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College Preparation Tips

Sources:


National Center for Education Statistics - http://nces.ed.gov/ collegenavigator/   (common data set information)


College Confidential - www.collegeconfidential.com


Following information is copied from College Confidential and modified a little to better fit PCSD

How to Get Your Kid From Freshman Year to College

Middle School: 

1.     8th grade is the time to enforce study habits. Everything counts after that. 


Freshman year: 


1.     Meet with a guidance counselor to map out high school classes. Rigorous course loads should be encouraged all the way through, especially through junior year. The GPA at the end of junior year is what is turned into most colleges!


2.     Start a notebook of extra curriculars. Keeping it all in one place will make it easier for putting in the apps over and over again later. Boy scouts, choir, honors, volunteer work, clubs, plays, mentoring…everything matters!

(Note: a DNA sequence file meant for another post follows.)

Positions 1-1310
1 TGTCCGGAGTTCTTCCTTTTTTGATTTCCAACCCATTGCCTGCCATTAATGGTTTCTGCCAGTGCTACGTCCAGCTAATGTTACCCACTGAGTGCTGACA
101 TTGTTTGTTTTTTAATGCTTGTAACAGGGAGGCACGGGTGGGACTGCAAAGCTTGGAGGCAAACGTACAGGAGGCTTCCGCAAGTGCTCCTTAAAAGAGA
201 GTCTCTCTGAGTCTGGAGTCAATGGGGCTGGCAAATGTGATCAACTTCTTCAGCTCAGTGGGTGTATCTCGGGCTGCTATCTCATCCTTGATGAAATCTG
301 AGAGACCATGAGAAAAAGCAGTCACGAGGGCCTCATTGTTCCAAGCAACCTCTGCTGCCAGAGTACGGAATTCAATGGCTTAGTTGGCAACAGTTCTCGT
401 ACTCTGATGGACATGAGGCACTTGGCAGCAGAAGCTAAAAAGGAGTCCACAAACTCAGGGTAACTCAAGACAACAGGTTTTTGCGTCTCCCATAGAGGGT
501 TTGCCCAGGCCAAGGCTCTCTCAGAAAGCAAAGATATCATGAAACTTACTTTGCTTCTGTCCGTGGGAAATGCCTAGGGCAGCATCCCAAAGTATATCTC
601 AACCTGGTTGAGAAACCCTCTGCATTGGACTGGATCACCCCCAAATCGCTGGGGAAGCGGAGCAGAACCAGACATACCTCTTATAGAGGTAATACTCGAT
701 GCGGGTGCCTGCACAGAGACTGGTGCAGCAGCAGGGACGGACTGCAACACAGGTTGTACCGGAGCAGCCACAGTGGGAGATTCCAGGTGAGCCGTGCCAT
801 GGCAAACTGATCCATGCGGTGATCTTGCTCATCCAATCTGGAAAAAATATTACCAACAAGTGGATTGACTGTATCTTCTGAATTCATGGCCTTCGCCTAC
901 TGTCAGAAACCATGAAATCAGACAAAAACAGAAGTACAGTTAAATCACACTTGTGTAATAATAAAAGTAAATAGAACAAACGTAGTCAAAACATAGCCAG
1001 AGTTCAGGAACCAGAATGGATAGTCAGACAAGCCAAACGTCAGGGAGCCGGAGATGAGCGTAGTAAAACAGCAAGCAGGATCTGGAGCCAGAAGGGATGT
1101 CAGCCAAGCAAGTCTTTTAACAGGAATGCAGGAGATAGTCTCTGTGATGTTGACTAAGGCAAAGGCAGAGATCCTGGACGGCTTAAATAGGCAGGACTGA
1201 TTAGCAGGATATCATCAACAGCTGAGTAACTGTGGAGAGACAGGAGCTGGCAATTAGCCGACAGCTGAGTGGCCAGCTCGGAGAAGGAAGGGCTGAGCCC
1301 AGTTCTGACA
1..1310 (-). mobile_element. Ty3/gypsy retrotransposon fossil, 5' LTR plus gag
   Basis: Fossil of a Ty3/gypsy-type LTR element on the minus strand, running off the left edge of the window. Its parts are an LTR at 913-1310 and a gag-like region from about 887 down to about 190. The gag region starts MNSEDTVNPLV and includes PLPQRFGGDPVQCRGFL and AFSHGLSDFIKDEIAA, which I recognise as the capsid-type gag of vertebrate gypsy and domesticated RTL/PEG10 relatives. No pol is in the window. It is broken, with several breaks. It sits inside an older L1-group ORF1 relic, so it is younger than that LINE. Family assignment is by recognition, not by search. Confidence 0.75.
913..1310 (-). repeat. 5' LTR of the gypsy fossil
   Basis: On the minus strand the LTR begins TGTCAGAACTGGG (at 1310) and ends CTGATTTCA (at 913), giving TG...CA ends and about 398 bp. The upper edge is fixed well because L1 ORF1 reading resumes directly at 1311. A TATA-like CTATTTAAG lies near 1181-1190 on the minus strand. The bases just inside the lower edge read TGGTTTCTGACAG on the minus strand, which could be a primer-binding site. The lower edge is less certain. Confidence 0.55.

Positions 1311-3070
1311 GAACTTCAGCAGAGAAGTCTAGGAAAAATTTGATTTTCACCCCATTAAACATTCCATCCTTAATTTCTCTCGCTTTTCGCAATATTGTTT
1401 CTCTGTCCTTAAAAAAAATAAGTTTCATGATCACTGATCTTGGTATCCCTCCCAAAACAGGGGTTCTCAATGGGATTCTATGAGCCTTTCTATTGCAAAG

3.     Talk about how much you are planning to pay for college NOW. State institutions run $15,000-20,000 a year now. 


4.     Get involved with something you’re passionate about and stick with it. College admissions officers look for interest and leadership, not 20 different clubs.


5.     Know your child's GPA at the end of freshman year and every year afterwards.  This will help you target colleges realistically.


 
Sophomore year:


1.     Start talking about the kind of college they might want to go to…do an unofficial visit of a large state school, small state school, and a liberal arts college (LAC).


2.     Let your kids know how much money you have to spend early on. That way they understand what colleges are options to them.